Theodore Roosevelt once said:
The only man who never makes mistakes is the man who never does anything.
I like that.
It’s not about not making mistakes as we’re all going to do that (some more than others, perhaps), but the point is that we all stay in forward motion, that we’re doing things that accelerate our lives and the lives of others.
I’ve never been accused of doing nothing or sitting idly. In fact, it’s always been the exact opposite and there have been times in my life when I’ve been counseled to slow down and do a little bit less, especially for the sake of my health.
I’ve made so many mistakes in my life as a consequence of my desire to always move forward, to act, but it’s only now that I’ve begun to be able to distinguish between distinctly bad mistakes and the ones that are actually quite good.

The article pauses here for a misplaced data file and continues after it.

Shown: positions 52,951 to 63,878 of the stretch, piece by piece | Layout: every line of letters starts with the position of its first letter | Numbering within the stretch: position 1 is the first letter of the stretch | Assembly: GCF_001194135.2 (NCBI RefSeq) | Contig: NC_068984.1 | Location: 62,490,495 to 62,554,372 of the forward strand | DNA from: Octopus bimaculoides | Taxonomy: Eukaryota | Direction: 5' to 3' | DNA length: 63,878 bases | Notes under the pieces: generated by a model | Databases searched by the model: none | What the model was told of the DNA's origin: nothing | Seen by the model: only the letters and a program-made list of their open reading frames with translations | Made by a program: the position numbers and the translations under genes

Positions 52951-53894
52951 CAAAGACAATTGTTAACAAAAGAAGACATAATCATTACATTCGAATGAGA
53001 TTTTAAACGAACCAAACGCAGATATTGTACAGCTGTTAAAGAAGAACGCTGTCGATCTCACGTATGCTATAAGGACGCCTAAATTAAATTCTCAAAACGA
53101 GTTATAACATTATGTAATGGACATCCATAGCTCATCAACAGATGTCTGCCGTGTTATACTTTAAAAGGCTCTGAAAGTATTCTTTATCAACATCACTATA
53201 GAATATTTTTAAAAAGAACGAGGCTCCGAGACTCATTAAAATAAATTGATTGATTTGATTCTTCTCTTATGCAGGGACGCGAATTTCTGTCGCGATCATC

And sometimes it just takes time to be able to see some of these decisions with greater clarity. In other words, mistakes that were once easily classified as “bad” have had their title stripped and now I can see them as “good,” if that makes sense.
You see, immediately following a mistake we tend to beat ourselves up about it, get angry (at ourselves and others) and swear that we’ll never make that mistake again. Then, over time, after we’ve started the process of healing (or walking through the stages of grief) we see the events with a subtle and nuanced appreciation for what it was.
And we begin to see that we’ve grown, we’ve advanced, and we’ve moved our understanding of what it means to be human. We’ve gained insight, empathy, and valuable experiences that may have value later (or not).
I have made many, many mistakes but now I see that many of them have been really good ones.
And, as Teddy says, if there’s one thing that is true it’s that we must act, we must move forward, we must grow, and learn, and actively engage. Not deciding and not acting is the greatest mistake of all.